During oral arguments on July 27, attorneys for publishers Big Five and Amazon asked a federal court to dismiss a potential class action lawsuit against consumers accusing them of conspiring to fix e-book prices. During nearly five hours of arguments in New York, Amazon and the publishers insisted the alleged conspiracy – in which the five largest American commercial publishers colluded to consolidate Amazon’s monopoly power – did not basically no sense and, above all, that there is no evidence of coordination or agreement between them.
“I submit to your honor that it is absolutely irrational for publishers to engage in a conspiracy to monopolize Amazon in the retail market,” said Amazon attorney John Schmidtlein. , to the court.
Furthermore, not only is there no direct evidence of any coordination, but all of the major publishers were under consent decree in the Apple eBooks case at the time of the alleged collusion. , Schmidtlein noted, meaning the alleged illegal conduct allegedly took place under the noses of the US Department of Justice and a group of state attorneys general, who reviewed the publishers’ contracts.
The e-book complaint was first filed in the Southern District of New York on January 14, 2021 (and later amended) by Seattle-based company Hagens Berman—the first company to sue Apple and Big Five publishers for colluding to fix e-book prices in 2011. The lawsuit alleges that Amazon and the Big Five publishers—Hachette, HarperCollins, Macmillan, Simon & Schuster and Penguin Random House—are co – conspirators in an alleged star-studded scheme with Amazon to keep e-book prices artificially high and to ensure there is no retail price competition, particularly through the use of various forms of most-favoured-nation (MFN) clause.
Following Schimdtlein, Scott Lent, advocating for publishers, insisted that, after Apple, each of the publisher’s agency deals with Amazon were done independently. Such parallel conduct is perfectly legal, Carême said, arguing that without “coherent theory” and evidence showing there was “a convergence of views” among publishers to come to terms with Amazon, there is no not enough to sustain the case.
“There is no direct communication between publishers. There is no allegation that Amazon has moved from publisher to publisher like Apple did in the e-books case” , Lent told the court. “But somehow the publishers, at least according to the plaintiffs, still came to an agreement…and the facts just don’t back it up.”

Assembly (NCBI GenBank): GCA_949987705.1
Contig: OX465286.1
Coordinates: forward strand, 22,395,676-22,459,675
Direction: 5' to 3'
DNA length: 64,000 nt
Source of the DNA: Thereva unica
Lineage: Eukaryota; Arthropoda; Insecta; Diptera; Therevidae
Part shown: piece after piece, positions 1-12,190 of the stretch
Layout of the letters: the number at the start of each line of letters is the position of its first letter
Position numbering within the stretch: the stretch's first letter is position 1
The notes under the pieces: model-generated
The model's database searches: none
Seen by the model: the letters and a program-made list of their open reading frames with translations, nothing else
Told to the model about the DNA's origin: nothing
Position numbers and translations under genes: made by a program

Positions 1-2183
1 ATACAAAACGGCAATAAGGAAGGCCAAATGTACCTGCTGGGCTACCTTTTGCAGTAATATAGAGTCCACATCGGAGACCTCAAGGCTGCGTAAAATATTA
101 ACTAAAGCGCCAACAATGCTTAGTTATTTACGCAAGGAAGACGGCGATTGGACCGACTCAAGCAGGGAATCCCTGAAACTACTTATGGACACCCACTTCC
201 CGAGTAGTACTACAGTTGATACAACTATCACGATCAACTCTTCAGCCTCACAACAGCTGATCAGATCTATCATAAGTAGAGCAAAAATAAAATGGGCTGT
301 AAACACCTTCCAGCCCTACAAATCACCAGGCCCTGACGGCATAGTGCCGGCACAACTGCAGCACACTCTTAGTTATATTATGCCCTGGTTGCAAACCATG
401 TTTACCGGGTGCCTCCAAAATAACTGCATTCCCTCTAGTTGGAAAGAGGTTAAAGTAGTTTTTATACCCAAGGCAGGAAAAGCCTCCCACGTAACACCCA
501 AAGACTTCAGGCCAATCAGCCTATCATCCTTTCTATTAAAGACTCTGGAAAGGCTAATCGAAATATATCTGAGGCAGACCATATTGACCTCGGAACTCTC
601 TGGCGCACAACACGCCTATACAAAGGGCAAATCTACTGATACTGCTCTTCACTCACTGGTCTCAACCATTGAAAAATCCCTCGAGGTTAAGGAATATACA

The lack of direct evidence is a key point. In the Apple case, Schmidtlein noted, Judge Denise Cote held that the use of agency contracts and the use of most-favoured-nation clauses were independently legal. What was not legal in the Apple case was the collusion and coordination between the publishers and Apple. But there is simply no evidence in this case of any collusive coordination.
During the hearing, Judge Valérie Figuereda insisted on several occasions to the plaintiffs on the lack of direct evidence. “You don’t dispute that you still need evidence to lead you to a plausible inference of a conspiracy? You can’t have the agreements alone?” asked the judge at one point.
“We have alleged that the agreements themselves are direct evidence of mutual agreement,” countered plaintiff attorney Barbara Mahoney. “The inference that we draw from the horizontal plan, we believe is a reasonable inference, is that it would have been economically extremely risky and unsound for the publisher to enter into these deals unless there was a tacit agreement or a fairly firm understanding of what the other publishers were going to do,” Mahoney offered, an argument that Figuereda was clearly skeptical of.
In addition to the e-books case, the court also heard defendants’ motion to dismiss another price-fixing action, this one relating to the sale of printed books, also led by Hagens Berman with the bookseller of the ‘Illinois Bookends & Beginnings as named plaintiff. First filed in March 2021, this case also initially centered on Amazon’s use of most-favoured-nation clauses – until it was revealed that Amazon’s printing contracts with editors did not contain MFN clauses. Rather than drop the case, however, the plaintiffs turned to the charge of a Robinson-Patman violation.
Both lawsuits, filed in early 2021, rely heavily on an October 2020 Congressional Subcommittee Report on Digital Marketplace Competition which detailed some of Amazon’s harsh practices regarding e-book pricing. And this week’s closing arguments come after Amazon and the publishers filed separate motions filed last fall asking the court to dismiss the lawsuits against them, describing them as both unsubstantiated and absurd.
“Plaintiffs allege that defendant publishers conspired to do exactly what they resisted for more than a decade: ‘immunize’ Amazon from competition and cement Amazon’s market position,” the publishers explained in their memory.
There is no time limit for decisions on motions.